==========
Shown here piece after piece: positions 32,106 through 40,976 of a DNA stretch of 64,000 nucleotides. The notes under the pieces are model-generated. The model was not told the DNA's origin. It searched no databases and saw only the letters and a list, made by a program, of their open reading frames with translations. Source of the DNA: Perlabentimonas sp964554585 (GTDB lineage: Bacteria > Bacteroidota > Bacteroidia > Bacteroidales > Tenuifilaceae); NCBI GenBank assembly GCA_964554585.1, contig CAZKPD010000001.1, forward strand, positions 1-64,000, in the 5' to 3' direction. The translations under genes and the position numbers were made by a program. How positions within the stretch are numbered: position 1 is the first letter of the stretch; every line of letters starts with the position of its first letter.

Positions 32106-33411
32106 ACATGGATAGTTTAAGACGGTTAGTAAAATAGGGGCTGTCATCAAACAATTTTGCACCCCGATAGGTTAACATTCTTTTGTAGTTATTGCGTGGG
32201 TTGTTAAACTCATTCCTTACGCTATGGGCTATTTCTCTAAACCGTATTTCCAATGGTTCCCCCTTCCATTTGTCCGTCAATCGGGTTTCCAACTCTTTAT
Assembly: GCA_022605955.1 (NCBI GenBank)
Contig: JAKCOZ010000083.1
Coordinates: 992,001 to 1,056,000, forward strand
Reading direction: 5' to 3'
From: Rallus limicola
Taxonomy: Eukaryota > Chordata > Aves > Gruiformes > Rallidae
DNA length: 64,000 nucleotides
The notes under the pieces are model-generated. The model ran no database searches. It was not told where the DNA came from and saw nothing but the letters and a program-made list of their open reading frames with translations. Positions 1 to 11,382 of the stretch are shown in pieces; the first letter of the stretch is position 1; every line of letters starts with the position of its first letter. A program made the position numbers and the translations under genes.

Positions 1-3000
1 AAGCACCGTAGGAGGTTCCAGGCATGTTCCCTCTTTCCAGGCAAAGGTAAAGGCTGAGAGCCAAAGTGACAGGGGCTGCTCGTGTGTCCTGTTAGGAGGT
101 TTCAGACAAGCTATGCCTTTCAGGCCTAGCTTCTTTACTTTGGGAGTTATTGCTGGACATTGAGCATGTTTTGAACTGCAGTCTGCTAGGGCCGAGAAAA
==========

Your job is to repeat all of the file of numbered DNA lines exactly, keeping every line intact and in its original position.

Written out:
Shown here piece after piece: positions 32,106 through 40,976 of a DNA stretch of 64,000 nucleotides. The notes under the pieces are model-generated. The model was not told the DNA's origin. It searched no databases and saw only the letters and a list, made by a program, of their open reading frames with translations. Source of the DNA: Perlabentimonas sp964554585 (GTDB lineage: Bacteria > Bacteroidota > Bacteroidia > Bacteroidales > Tenuifilaceae); NCBI GenBank assembly GCA_964554585.1, contig CAZKPD010000001.1, forward strand, positions 1-64,000, in the 5' to 3' direction. The translations under genes and the position numbers were made by a program. How positions within the stretch are numbered: position 1 is the first letter of the stretch; every line of letters starts with the position of its first letter.

Positions 32106-33411
32106 ACATGGATAGTTTAAGACGGTTAGTAAAATAGGGGCTGTCATCAAACAATTTTGCACCCCGATAGGTTAACATTCTTTTGTAGTTATTGCGTGGG
32201 TTGTTAAACTCATTCCTTACGCTATGGGCTATTTCTCTAAACCGTATTTCCAATGGTTCCCCCTTCCATTTGTCCGTCAATCGGGTTTCCAACTCTTTAT
Assembly: GCA_022605955.1 (NCBI GenBank)
Contig: JAKCOZ010000083.1
Coordinates: 992,001 to 1,056,000, forward strand
Reading direction: 5' to 3'
From: Rallus limicola
Taxonomy: Eukaryota > Chordata > Aves > Gruiformes > Rallidae
DNA length: 64,000 nucleotides
The notes under the pieces are model-generated. The model ran no database searches. It was not told where the DNA came from and saw nothing but the letters and a program-made list of their open reading frames with translations. Positions 1 to 11,382 of the stretch are shown in pieces; the first letter of the stretch is position 1; every line of letters starts with the position of its first letter. A program made the position numbers and the translations under genes.

Positions 1-3000
1 AAGCACCGTAGGAGGTTCCAGGCATGTTCCCTCTTTCCAGGCAAAGGTAAAGGCTGAGAGCCAAAGTGACAGGGGCTGCTCGTGTGTCCTGTTAGGAGGT
101 TTCAGACAAGCTATGCCTTTCAGGCCTAGCTTCTTTACTTTGGGAGTTATTGCTGGACATTGAGCATGTTTTGAACTGCAGTCTGCTAGGGCCGAGAAAA